In these circumstances, if Mitt Romney offers a truly optimistic message—highlighting Obama’s failures at every turn, but doing so in an upbeat way that promises a better future—independents will swing Romney’s way and he will win. In fact, I think it is safe to say that as long as he doesn’t make any major errors, and as long as the economy doesn’t start as sudden dramatic upswing, Romney is a pretty strong bet to be the 45th president of the United States.

 

Now, refer again to Nate Silver’s piece on the predictive value (or lack thereof) of springtime polls, and then ask yourself—how does pessimism at this juncture help anything? Candidates’ positions in April polls has predicted the winner only half the time, going back through 1972. Romney is coming off of a bruising primary, and the base has yet to start coalescing around him. The race has yet to start to crystalize, and yet Rove is putting out the Electoral Map of Doom and people are engaged in gloomy ululations across the internet as a result.

Stop it. Everyone just stop it.

The Democrats will talk a good game and do their best to gin up the base, but generically speaking, Republicans are more enthusiastic about this upcoming election that Democrats. If we give up that enthusiasm advantage, we’re finished.

Keeping our enthusiasm levels high is the responsibility of each one of us, from the Karl Roves to the Chris Cooks to every voter and activist out there. We need to be positive. If we didn’t support Romney in the primary, we need to get over it and back him now, and do so enthusiastically. If we’re not feeling it, we have to fake it. We have to work to convince others. We have to work to infuse them with enthusiasm too. I am not suggesting that we avoid facts or become a bunch of Stepford Wives. But we need to stop making any kind of gloomy pronouncements about an election that truly is ours to lose. Anything else is counterproductive. Spreading pessimism and despair is irresponsible.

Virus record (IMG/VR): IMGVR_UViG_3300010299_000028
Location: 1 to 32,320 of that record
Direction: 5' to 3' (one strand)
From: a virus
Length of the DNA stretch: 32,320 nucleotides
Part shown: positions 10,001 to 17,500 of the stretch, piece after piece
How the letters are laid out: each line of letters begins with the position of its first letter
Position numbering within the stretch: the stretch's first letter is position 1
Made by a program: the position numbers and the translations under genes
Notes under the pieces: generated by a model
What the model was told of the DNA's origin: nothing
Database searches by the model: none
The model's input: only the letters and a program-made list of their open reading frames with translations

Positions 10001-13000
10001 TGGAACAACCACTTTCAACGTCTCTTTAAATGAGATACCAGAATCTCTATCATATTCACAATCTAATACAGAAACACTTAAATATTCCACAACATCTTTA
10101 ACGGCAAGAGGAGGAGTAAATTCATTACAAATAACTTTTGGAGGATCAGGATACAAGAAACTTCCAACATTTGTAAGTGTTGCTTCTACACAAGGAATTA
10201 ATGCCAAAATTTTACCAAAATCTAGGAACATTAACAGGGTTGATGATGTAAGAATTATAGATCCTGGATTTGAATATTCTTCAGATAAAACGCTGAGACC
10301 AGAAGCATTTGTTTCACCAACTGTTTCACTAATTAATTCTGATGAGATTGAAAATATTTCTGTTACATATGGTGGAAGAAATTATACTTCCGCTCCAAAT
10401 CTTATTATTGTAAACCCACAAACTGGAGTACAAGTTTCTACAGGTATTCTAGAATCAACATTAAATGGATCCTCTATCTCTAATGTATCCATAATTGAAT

One might argue that it’s even worse than irresponsible. Let’s say Mitt Romney turns out to be mediocre as president, and doesn’t do enough to turn the corner on our debt or other important issues. Even for JUST the Supreme Court appointments alone, his election is arguably the most important in several generations. If President Obama, in a second term, has an opportunity to replace even one of the originalists on the court, or the swing vote (Justice Kennedy), the 225-year-old American experiment in limited government is in serious jeopardy. Given years of legal precedents, plus American’s 100-year slide into statism, a modern Court with a leftist-activist majority would do untold harm. The next president will probably get multiple appointments. The next president NEEDS to be Romney for that reason even if for no other.

We need to be upbeat, and we need to make that feeling contagious. A lot is depending on it. And if you’re not quite ready to feel it, then do as Melissa Manchester said and learn how to hide your feelings.

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  2. [...] though it is a long way out and springtime polls are of marginal ultimate predictive value, they do tell us something. Right now, the polls are all close, which is good news for Republicans. [...]